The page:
I have not seen a number of the Herald since I left, and had not received the number containing my last communication, which, if you have, I beg you to forward; also the other back numbers.  From what I have heard, I suppose you have elected your regularly nominated ticket for State offlcers.  I think Kansas is fortunate in having so many able and firm men to represent her interests in a home Legislature, and if there should be any scrambling for offices in such trying times as are upon her, Kansas may well glory in her aspirants for martyrdom. Her "strong minded" women will be content to run bullets, transfer ammunition, and inspire their husbands and sons with hope, faith and courage, until public offices of honor and trust are redolent of domestic peace and quiet before they ask a share in their responsibilities. Yes, woman, self-denying now as in the past, is forgetting herself and her wrongs in the great national wrong that threatens to deprive the manhood of the nation of the right and the power to protect the altars and the hearths consecrated to God and humanity. But it seems to me that the darkness that precedes the dawn is already broken by the reflected light of the glorious sun of Freedom, the dark shadows that envelope the beautiful prairies of Kansas being the veil that rent in twain, shall assure the crucified humanity of our country of a most glorious rising.
In my journey East, I was not a little amused to notice the unconcealed surprise and indignation of several pro-slavery Southerners, when, in the course of conversation on Kansas matters, I mentioned the intention of the residents from the South and contiguous States, to exclude free blacks. And, from my observation and the train of consequences that must be apparent to any reflecting mind, I am convinced that such a restriction will make the opposition to a Free State tenfold more fierce. The leaders of the opposition understand this, though the mob which fights and runs in their service are not readers, and lack the information which is broadcast among the same class of persons in the Free States.
Said a South Carolinian to me: "What is to become of us when, in the course of time, our slaves shall have increased so as to crowd us on our own soil, if the Free States shut their doors against black emigration—what, in God's name, are we to do?" "In God's name, sir, you are bound to provide against such an exigency by immediate and unconditional restoration of the rights of the blacks. They are not to blame for being where they are or what they are, and those who have taken the responsibility, are in duty bound, as they will in the course of events be compelled, to meet the consequences. I wash my hands of it, and hope to see you do the best, as it will be the right thing before too late."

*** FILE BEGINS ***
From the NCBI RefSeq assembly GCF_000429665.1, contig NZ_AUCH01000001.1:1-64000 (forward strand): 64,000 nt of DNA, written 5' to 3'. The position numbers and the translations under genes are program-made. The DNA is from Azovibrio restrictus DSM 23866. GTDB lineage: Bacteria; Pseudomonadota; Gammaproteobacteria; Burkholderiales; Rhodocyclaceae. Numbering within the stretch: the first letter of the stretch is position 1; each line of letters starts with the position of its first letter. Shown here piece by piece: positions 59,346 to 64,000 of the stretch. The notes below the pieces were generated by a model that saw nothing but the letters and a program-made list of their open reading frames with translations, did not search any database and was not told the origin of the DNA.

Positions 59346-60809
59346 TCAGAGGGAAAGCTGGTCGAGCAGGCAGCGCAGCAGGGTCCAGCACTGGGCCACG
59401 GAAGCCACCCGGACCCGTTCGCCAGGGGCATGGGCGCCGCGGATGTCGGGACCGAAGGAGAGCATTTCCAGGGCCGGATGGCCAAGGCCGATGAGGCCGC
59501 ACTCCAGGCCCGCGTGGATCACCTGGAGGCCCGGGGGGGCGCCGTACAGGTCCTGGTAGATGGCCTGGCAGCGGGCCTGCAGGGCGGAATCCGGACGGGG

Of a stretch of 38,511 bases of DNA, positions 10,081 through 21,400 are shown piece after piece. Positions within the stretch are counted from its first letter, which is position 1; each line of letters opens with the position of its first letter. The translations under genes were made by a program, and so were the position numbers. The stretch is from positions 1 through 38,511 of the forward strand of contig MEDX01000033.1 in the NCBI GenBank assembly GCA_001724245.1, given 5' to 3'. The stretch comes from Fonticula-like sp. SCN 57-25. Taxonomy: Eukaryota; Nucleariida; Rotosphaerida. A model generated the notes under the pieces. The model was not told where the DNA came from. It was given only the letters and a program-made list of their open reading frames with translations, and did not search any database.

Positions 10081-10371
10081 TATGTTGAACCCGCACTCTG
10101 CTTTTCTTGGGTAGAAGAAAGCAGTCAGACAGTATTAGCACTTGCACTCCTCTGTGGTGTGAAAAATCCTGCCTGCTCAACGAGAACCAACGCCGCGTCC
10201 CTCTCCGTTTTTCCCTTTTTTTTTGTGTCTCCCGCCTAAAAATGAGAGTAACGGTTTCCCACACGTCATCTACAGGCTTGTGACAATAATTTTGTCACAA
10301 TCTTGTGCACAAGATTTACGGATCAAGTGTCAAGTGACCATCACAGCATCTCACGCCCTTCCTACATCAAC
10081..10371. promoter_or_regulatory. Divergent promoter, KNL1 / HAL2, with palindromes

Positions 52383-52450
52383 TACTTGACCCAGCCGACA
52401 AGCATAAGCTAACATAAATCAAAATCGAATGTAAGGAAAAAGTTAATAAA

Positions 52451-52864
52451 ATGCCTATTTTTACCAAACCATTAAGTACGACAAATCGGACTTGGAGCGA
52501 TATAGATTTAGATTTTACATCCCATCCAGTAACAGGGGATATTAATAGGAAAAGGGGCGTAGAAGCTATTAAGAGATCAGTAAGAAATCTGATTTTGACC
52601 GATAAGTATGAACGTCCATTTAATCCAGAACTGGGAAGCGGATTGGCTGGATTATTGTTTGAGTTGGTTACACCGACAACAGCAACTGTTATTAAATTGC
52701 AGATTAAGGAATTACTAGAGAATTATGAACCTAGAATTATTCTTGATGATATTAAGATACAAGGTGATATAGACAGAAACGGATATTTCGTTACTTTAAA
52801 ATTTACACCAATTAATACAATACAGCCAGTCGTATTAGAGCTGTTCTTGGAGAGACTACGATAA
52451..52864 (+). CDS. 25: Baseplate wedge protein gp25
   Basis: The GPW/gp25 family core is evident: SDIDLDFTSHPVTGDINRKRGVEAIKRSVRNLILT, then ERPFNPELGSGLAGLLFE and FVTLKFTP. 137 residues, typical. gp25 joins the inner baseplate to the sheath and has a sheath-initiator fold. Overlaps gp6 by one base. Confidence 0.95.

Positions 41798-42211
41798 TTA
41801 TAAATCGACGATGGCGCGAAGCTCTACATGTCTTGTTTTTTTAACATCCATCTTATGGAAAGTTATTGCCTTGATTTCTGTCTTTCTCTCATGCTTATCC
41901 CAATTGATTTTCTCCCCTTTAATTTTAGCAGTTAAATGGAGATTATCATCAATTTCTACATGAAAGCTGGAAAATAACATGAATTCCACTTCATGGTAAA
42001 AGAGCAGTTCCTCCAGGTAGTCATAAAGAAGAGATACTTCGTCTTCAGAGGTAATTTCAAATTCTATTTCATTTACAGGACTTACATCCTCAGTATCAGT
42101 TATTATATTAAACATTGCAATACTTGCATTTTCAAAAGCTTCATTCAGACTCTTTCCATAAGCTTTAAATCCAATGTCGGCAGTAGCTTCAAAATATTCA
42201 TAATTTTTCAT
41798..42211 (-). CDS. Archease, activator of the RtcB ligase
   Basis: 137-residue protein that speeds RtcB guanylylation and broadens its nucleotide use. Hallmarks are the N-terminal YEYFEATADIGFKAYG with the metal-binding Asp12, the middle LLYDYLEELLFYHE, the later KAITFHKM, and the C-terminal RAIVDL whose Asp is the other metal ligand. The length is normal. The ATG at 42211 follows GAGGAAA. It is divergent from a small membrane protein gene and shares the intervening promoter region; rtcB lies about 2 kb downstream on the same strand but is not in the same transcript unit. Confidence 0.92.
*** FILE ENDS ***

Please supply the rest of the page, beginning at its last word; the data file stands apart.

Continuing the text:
FEB. 12th.—Since writing the above, I learn that your State ticket is elected, and Dr. [Charles] Robinson is to preside over the new State.  It is well! I believe Kansas has a score of men qualified to preside over any of the old States, and more than fitted to the times that are trying the souls of her people. But if I were allowed to vote, I would esteem myself most happy to have aided in the election of one of these—a man without a superior in the qualifications absolutely requisite in the initiating of the new State. But the amiable Doctor [of arms] has a most diabolic reputation among the Missourians, so that when he deems it expedient to be amiable with them, they regard him only as "transforming himself into an angel of light," and all the more dangerous. Sharp's Rifles and the good Doctor are great annoyance to the "Border Ruffians."
Alas, that I cannot get back in time to be at the organization of the Legislature! I find myself asking of vacancy a thousand questions touching the character of the legislation which is to consecrate the virgin, nay, the savage soil of Kansas, to a progressive civilization.
It is a legitimate subject of inquiry—what new rounds will Kansas add to the ladder of Freedom? for each new State has taken some step in advance of its predecessors, rejected some legal barbarism, some remnant of feudalism still inwrought in the policy of older States. What new pledges of humanity shall eternal justice win from the Legislators of Kansas? That Kansas will legislate with the intent to protect her "white male" citizens in the enjoyment of equal rights, is a conceded point. She cannot do less than this. But the black males and white females, what will she do for them? The latter will be allowed to live in the State because—happy circumstance—the free "white males" can't get along comfortably without them! But will the area of their freedom be extended? The adopted constitution ignores their political rights; will the Legislature recognize their equal, legal rights.  Will it copy the laws of the Eastern States, or the more generous provisions of the Illinois and Missouri code for married women and widows?  Will they imitate the laws of Kentucky and Canada and allow women (the educators of the race,) to vote in district school meetings?  Or will they continue to tax widows and single women, yet deny them the right of representation, even in matters admitted to be in "woman's sphere?" Will our Kansas Legislature learn from Iowa, and restore to the mothers of the State their joint rights of guardianship, giving the mother equally with the father the control of the child during their joint lives, and in the event of his death, recognizing her as guardian during its minority?  I hope the warm-hearted, honest yeomanry among your